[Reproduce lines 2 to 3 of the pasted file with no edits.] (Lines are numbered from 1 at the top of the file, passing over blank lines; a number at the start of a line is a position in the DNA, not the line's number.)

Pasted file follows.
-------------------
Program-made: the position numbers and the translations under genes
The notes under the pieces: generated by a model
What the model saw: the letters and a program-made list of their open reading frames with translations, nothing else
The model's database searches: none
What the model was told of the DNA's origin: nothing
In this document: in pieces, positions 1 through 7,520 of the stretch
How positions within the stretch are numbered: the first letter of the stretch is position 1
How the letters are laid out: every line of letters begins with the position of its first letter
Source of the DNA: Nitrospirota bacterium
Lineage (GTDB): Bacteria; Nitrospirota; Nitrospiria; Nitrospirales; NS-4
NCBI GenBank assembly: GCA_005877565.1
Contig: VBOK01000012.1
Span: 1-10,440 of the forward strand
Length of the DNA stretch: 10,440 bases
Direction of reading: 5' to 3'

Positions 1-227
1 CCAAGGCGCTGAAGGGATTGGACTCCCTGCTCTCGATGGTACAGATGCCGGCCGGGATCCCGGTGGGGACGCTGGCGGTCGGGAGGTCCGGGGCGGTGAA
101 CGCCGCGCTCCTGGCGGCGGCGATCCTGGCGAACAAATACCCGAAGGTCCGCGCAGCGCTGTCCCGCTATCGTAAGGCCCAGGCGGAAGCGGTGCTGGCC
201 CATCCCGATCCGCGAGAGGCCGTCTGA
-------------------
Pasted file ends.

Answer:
The notes under the pieces: generated by a model
What the model saw: the letters and a program-made list of their open reading frames with translations, nothing else